First contest tips?

Hello All!

Next week will be my first contest(Bay Area Classic) as a competitor and spectator. After seeing some of the registrants, compared to videos of myself, I admit I am very nervous. I have a few questions to ask those of you who have competed:

-What do you do to organize your freestyles? I’ve been working on some combos and sequences of tricks that flow together, but I am not sure which ones to choose. Also, I can never find a good way to actually plan the flow of the routine(I’ve tried lists and such, and will until I hear of a better way)

-What do you do to calm down, or “get in the zone”?

-Any other on stage or practice tips?

Jeremy G.
BAC 1A division registrant

Well, for one thing to calm down, just relax. Everyone there is like you, a yoyoer, and none of them want you to fail, so there’s no need to be nervous.
As for tricks, usually just pick your favorite combos that flow nicely and have plenty of string hits if you’re going to try to place, and you’re good. Try to bring at least one banger. Something new that really surprises people and gets them into it.

As for weird tips, baby powder. Put some on your hands and rub them together for a minute before you go on. It keeps sweaty hands and string burn to a minimum, and is a big help.

Good luck at BAC!

Stepping on a stage is a great experience and worth every penny of registration fees just to feel ‘that feeling’. It’s amazing, unfortunately for most it isn’t conducive to your best yoyoing which is an ironic pitty!

  1. Soak it all in. There is a lot going on and it is over super quick so take your time, don’t be rushed by anyone.
  2. Make a routine. Typically on stage you will play faster than usual, throw harder than usual and typically make some mistakes, which is ok, but you can prepare for it!
  3. Have a ‘fallback’ or ‘default’ trick. If your mind goes blank have an autopilot trick you love doing. While doing this trick refund your groove and get back into it!
  4. Lists are fine. You are already 1 step ahead of many.
  5. When it’s getting closer to your go you will get nervous. Expect it, enjoy it. Personally nerves make me yawn, it’s horrible but it’s my bodies way of telling me it is expecting it! I know can read my nerves (after experience) but these little things are worth paying attention to. Be aware of yourself makes it easier the next time.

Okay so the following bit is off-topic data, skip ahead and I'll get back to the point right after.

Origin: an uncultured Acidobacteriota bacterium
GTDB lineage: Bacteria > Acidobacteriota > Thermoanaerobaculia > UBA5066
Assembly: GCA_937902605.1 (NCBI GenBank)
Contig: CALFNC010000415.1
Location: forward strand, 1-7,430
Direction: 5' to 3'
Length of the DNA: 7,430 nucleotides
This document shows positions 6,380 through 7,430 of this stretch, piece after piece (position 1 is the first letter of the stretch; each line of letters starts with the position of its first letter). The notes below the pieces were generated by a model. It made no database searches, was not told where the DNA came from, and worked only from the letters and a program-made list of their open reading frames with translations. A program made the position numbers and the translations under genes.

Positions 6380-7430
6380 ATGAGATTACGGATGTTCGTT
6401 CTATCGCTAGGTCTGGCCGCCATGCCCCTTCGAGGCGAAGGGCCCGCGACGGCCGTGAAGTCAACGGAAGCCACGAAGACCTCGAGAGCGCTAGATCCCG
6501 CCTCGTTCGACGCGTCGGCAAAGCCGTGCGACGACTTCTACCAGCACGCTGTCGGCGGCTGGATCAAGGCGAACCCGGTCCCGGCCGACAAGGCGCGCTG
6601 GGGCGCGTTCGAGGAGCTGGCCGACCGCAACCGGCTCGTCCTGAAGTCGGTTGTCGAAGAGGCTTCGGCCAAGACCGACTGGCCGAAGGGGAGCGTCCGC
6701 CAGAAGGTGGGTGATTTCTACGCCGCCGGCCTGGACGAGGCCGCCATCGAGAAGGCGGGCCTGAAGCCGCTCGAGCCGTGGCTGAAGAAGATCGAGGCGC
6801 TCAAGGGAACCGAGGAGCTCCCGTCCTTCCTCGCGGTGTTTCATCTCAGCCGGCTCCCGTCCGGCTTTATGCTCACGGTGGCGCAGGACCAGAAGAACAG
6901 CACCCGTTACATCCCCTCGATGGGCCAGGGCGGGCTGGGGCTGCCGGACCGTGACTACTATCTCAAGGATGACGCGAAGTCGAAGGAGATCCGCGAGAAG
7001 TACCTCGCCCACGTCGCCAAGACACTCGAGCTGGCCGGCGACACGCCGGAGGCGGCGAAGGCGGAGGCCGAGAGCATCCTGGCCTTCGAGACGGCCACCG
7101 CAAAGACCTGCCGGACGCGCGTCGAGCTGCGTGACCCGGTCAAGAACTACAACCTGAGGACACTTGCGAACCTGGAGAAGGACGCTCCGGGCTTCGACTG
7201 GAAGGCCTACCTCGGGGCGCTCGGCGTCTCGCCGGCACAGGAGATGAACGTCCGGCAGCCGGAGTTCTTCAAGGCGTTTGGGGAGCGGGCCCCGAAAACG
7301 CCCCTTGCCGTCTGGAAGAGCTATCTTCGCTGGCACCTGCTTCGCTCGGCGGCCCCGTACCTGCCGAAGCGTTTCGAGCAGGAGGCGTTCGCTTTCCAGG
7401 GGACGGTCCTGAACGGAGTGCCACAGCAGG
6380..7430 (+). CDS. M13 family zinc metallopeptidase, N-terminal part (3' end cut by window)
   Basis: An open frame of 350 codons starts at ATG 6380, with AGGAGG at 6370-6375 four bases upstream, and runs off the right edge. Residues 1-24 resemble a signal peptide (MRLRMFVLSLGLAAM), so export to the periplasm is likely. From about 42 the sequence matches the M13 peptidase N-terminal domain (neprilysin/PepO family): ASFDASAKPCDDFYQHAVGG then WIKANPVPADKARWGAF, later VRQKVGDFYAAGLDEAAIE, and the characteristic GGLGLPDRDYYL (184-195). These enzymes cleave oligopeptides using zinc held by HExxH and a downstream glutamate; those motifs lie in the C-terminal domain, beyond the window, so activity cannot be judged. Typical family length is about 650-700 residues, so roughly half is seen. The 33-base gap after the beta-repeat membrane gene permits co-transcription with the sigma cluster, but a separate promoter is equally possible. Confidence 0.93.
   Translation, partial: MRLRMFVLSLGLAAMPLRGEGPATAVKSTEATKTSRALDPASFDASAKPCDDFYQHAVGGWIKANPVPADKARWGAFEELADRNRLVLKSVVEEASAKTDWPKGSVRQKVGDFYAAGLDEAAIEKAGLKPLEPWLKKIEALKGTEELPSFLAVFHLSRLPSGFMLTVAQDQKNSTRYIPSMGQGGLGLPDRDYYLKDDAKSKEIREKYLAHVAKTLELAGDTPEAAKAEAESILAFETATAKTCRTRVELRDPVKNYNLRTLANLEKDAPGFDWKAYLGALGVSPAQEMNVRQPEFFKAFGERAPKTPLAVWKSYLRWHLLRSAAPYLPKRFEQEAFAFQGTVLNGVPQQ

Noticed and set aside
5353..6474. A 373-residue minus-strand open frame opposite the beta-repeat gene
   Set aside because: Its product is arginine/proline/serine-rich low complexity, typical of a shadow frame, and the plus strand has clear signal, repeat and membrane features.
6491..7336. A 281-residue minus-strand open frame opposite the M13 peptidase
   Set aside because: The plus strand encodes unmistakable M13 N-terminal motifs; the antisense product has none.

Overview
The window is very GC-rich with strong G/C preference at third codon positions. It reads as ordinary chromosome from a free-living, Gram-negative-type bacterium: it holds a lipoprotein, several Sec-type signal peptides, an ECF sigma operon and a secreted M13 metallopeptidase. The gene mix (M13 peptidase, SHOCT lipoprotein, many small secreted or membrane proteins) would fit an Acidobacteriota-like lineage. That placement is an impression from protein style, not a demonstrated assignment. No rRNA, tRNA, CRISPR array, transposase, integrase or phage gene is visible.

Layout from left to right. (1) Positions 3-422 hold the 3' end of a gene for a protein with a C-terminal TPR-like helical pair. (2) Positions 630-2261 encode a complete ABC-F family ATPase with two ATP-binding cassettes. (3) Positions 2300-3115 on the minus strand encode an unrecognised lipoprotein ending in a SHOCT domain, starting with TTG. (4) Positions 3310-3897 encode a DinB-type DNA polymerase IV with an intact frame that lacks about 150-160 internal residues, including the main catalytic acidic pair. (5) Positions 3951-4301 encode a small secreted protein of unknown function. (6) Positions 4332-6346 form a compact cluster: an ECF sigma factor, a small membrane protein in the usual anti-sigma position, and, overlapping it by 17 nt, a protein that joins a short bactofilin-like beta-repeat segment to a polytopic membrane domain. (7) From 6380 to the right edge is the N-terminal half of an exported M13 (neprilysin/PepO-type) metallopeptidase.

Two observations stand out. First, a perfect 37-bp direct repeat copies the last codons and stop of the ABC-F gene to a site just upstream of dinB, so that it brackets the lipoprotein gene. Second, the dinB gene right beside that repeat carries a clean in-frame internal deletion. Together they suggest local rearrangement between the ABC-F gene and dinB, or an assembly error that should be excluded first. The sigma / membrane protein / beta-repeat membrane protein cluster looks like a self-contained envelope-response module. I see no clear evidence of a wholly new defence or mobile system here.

6. Make some friends before hand to cheer for you. I’ll do it! Come say hello at our booth before you go up and I’ll cheer loud :slight_smile:

It’s all fun, don’t forget that. It sounds like you are ready enough for that.


Speaking as a professional with 30 years in the industry of professional entertainment and working with tons of A-list talents and shows garnering millions of dollars in cleared income PER SHOW:

1: Based on how long it takes to come up with a routine, it’s kind of late in the game to be asking these sort of questions. At this point, you need a 1 minute music piece for your prelims and a 2 minute for your final. Whatever you do, make sure what you’re doing fills up the time. Bind back between tricks and use that as your transition.

2: Many players, the music is merely a bed that does nothing but consume audible space during a routine. For some, especially the more seasoned players, they make the routine go with the music. For you, first time, the music should just be a bed to take up space.

3: Stage fright. It’s hard to deal with. What works for some doesn’t work for others. I got over that ages ago, but it’s a necessity. I’m also NOT a featured player. I’m tech and I hit the stage when something needs to be taken care of. I’m usually Front of House mixing, so ideally I should NEVER touch the stage anymore! Deep breaths. Breath in, hold , release. Repeat. Find something to distract yourself. You have to go on the stage, accept this. Also realize the judges MUST judge for points, they are supposed to be critical. When they aren’t judging, they are your “friend” for lack of a better term. Do realize you’re performing in front of your peers and for the most part, they are on your side and they want you to do amazing. Still, being the focus of attention can be nerve wracking. If need be, I’ll talk you onto that state. I realize I’ll have to use the kid gloves treatment. When an A-Lister pulls that stuff, we just say “Look, you’re out of pocket $65K for the night regardless. The difference is, do you make 3X or 4X that tonight or do you just dig into your bank account to pay everyone else involved who is doing their job?”

Focus, ignore what you don’t need to worry about. You, the yoyo, the music. After that, nothing else matters.

Enjoy BAC. I’m doing sound. I don’t compete. I don’t ever compete. For me it’s not about competition, it’s about the job and the environment. Enjoy yourself!